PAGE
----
Originally Posted by Ruth
I was at Sam's the other day and was tempted to put a 50-lb bag of popcorn kernels into my shopping cart.
The expiration date said April 2011. That's less than 5 months away. I'm sure we won't have it eaten then, or even come close. Especially since I already have a few lb's in storage
Anyone have any ideas on how long I could keep the popcorn even after the expiration date? I'm thinking if it would still be good another year or so from now, it would be worth it to me.
To me, popcorn is as much a staple as beans and rice.
As mentioned in previous posts, as popcorn ages it loses moisture and a larger percentage of kernels will not pop. However; unpopped popcorn can be ground into corn meal for use in cornbread; polenta or processed with food lime for hominy. Depending on the price, this would be a good addition to your LT food storage.
* 3 cups dry corn kernels - (coop, health food store, etc.), organic is best CAUTION: make sure you're buying edible corn NOT seed corn, which is treated with poisonous fungicides. Popcorn fits this criteria.
* 6 cups water
* 2 heaping tsp. pickling lime (try your local supermarket in during canning season)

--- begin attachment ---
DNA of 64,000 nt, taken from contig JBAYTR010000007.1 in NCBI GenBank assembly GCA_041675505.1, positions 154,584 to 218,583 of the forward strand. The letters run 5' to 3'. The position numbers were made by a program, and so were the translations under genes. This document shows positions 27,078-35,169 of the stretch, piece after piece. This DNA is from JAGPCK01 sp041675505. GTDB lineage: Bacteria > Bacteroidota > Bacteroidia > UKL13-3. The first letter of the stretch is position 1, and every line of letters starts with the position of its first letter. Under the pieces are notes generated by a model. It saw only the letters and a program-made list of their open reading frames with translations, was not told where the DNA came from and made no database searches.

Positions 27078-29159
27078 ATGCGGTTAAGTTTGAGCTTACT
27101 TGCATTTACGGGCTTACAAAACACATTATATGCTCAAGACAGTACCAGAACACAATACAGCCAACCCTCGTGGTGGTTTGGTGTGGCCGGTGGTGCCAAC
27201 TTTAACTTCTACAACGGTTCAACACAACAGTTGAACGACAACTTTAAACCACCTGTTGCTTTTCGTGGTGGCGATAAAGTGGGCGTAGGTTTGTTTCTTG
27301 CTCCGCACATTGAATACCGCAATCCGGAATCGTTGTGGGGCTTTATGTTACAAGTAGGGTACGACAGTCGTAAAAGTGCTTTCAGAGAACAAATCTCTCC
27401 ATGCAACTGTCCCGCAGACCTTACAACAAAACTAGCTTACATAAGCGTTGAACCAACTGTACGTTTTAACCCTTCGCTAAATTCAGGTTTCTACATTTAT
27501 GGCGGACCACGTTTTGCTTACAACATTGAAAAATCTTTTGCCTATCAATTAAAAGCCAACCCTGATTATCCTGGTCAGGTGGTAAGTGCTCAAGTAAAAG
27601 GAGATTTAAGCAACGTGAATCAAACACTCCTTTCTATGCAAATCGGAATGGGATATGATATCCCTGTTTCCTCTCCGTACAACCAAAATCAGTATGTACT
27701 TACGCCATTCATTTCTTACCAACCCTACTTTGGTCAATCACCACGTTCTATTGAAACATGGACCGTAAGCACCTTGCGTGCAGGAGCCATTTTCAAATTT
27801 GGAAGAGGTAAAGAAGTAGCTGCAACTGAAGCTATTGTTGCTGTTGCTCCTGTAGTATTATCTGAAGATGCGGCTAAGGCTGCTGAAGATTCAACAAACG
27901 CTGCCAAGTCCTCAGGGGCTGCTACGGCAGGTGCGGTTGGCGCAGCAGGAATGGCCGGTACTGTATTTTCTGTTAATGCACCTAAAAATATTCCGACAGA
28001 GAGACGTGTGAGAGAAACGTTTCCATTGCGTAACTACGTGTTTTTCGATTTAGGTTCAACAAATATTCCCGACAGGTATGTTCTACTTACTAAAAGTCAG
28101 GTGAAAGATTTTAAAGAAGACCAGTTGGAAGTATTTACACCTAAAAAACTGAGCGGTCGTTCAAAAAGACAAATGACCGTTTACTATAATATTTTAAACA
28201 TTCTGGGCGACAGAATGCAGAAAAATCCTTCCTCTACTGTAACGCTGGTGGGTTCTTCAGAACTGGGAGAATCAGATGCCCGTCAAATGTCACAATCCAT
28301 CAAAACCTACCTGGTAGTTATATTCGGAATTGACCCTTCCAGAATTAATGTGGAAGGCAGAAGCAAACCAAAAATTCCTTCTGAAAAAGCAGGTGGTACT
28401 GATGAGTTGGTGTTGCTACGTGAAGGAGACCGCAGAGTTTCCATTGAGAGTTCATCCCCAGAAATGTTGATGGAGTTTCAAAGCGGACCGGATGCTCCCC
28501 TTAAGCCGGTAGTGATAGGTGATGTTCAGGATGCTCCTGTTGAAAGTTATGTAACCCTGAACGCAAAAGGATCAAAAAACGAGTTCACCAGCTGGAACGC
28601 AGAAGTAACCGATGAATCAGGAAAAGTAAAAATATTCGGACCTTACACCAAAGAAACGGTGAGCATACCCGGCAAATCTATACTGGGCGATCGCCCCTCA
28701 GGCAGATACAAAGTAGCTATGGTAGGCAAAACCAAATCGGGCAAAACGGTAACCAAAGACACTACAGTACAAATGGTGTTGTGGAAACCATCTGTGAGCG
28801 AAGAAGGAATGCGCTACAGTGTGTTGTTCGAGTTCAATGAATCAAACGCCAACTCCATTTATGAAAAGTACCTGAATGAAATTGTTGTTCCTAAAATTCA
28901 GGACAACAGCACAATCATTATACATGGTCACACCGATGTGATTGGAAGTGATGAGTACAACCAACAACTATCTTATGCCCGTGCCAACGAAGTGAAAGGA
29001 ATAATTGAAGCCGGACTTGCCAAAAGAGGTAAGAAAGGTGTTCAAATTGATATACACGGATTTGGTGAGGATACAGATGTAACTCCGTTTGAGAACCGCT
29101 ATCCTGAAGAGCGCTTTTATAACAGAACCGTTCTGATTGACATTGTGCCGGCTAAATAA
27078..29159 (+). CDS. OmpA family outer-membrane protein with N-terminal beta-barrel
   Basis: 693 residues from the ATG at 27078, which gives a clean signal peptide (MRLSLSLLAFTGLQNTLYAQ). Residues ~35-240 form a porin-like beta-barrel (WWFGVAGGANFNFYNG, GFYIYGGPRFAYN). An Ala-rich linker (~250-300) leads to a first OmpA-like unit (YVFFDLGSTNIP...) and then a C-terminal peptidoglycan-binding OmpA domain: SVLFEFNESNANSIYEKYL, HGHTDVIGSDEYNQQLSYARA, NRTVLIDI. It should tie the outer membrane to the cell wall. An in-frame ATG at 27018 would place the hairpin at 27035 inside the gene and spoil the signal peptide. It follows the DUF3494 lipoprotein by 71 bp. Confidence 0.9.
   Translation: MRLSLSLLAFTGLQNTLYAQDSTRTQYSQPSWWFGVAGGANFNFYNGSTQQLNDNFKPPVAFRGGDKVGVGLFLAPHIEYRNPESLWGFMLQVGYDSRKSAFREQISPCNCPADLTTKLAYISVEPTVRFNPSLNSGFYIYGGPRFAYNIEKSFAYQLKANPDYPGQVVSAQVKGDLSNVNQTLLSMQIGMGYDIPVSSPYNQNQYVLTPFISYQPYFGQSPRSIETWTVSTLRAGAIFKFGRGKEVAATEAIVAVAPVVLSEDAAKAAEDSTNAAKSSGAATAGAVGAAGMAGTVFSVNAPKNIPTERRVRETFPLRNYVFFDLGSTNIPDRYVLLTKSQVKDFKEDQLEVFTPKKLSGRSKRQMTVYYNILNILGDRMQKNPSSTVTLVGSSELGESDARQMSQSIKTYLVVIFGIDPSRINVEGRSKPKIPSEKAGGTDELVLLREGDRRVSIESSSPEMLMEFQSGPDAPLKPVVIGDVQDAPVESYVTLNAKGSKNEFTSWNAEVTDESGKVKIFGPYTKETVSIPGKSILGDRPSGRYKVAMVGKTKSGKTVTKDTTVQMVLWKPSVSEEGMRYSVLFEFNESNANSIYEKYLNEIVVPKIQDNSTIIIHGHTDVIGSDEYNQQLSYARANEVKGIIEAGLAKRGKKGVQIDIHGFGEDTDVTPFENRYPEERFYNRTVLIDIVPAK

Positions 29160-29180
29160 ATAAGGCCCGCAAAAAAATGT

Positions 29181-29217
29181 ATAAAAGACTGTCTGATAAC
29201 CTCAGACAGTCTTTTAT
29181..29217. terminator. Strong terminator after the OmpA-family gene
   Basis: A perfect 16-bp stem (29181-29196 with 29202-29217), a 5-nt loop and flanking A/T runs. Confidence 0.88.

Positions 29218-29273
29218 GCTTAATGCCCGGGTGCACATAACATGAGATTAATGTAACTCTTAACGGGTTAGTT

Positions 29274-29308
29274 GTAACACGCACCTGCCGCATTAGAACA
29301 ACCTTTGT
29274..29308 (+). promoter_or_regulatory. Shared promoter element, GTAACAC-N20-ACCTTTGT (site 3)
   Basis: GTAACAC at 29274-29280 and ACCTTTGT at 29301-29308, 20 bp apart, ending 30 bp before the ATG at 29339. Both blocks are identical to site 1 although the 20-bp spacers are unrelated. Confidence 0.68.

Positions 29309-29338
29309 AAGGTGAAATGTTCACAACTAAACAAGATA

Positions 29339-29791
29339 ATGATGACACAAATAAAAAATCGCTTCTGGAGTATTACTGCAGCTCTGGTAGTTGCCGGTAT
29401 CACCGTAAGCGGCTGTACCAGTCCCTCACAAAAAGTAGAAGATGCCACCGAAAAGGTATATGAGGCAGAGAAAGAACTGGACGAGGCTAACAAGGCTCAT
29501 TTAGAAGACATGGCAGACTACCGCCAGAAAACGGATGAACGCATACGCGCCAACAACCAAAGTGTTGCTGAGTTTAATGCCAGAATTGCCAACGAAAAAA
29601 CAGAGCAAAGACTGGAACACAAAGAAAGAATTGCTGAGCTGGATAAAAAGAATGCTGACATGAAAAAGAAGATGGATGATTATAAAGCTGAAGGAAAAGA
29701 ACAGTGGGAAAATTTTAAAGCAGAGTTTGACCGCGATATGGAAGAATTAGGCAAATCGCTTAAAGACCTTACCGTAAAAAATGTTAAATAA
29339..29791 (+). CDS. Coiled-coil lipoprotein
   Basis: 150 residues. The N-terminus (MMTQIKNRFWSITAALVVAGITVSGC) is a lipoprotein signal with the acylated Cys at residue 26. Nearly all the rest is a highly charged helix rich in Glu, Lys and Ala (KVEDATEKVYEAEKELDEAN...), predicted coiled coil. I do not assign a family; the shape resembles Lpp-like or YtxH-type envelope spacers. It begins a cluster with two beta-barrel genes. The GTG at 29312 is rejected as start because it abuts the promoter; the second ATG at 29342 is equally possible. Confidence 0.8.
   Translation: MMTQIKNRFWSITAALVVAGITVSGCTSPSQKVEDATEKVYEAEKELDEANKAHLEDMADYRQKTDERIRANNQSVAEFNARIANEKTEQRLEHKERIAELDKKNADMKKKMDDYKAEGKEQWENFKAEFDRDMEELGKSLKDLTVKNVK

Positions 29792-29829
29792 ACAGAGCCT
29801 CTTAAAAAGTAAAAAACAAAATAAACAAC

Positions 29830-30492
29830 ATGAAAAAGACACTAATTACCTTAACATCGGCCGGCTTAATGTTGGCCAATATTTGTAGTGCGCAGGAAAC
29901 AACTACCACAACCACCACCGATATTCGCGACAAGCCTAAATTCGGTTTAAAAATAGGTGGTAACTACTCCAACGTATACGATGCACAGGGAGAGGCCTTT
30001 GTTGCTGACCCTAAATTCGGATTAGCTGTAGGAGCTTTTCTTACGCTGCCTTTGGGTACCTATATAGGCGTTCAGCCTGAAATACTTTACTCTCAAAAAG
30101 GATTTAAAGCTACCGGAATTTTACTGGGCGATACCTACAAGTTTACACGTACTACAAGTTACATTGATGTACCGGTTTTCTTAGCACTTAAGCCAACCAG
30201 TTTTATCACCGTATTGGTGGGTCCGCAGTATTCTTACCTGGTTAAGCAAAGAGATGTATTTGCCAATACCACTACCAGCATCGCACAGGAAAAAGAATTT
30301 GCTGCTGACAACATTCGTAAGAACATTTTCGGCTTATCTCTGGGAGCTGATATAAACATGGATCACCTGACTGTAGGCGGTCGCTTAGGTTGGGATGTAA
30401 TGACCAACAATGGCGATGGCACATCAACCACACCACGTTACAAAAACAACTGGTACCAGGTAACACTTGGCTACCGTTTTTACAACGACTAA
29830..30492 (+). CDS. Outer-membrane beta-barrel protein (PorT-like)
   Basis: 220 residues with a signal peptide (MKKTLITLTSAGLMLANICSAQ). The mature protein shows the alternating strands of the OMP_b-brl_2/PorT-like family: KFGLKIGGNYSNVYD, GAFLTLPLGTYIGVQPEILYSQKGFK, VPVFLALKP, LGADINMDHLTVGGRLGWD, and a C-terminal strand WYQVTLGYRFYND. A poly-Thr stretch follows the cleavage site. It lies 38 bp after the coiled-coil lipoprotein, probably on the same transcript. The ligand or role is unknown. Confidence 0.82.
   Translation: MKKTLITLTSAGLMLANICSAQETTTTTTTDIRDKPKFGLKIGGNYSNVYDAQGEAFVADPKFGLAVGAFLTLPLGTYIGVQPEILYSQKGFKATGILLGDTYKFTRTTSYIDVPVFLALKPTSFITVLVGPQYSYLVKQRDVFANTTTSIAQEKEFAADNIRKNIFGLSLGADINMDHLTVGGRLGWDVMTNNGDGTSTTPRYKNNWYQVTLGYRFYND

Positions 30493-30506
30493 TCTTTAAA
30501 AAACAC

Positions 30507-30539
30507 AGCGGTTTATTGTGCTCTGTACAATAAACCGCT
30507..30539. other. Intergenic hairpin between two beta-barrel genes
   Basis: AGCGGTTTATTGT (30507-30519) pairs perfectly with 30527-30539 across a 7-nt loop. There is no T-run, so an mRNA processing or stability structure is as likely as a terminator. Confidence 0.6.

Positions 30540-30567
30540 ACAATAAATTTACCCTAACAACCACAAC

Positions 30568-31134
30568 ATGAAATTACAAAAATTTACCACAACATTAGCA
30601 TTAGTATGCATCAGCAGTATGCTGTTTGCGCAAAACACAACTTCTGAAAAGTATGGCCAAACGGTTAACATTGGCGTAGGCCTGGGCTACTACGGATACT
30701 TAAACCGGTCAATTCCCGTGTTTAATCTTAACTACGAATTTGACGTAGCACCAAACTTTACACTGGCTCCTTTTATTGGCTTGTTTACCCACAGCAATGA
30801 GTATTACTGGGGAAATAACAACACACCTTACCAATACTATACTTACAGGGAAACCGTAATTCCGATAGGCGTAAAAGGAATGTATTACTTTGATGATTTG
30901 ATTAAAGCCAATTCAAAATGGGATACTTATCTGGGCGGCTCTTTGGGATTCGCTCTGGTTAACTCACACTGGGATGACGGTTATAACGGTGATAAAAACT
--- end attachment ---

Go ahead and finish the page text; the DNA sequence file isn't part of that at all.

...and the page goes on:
If you can find a farmer who's growing organic field corn, you may be able purchase some at a very reasonable price. You'll have to remove the thoroughly dried kernels from the cob, but it's an easy job - just rub them off. Think twice before using non-organic corn. Most of it is genetically modified to include a pesticide (Bt toxin).
To proceed, put the corn in a cast iron, stainless steel, or Corningware pot (Don't use aluminum - it will corrode and contaminate the corn.), add the water and lime, stir to mix in the lime, and boil for about an hour, or until the skins begin to slip off the kernels when rubbed. Turn off the heat and let cool. You can allow it to rest for up to 24 hours. I often let it sit for only an hour before grinding.
Pour the cooked kernels into a large dishpan and run cool water over them. "Smoosh" them between your fingers to loosen and remove the husks, then rinse, allowing the husks to float away in the rinse water. and smoosh some more, until the water is clear. This will take about 5 min. Drain in a colander.
Now, you can grind the kernels to make tortillas, tamales, or grits, or leave them whole to cook more thoroughly, either alone (great served hot, with butter), or as an ingredient in soups, stews, etc. The grinding can be done in a grain mill; food processor or with a traditional metate, (stone mortar and pestle)... in a pinch you can use a meat grinder or blender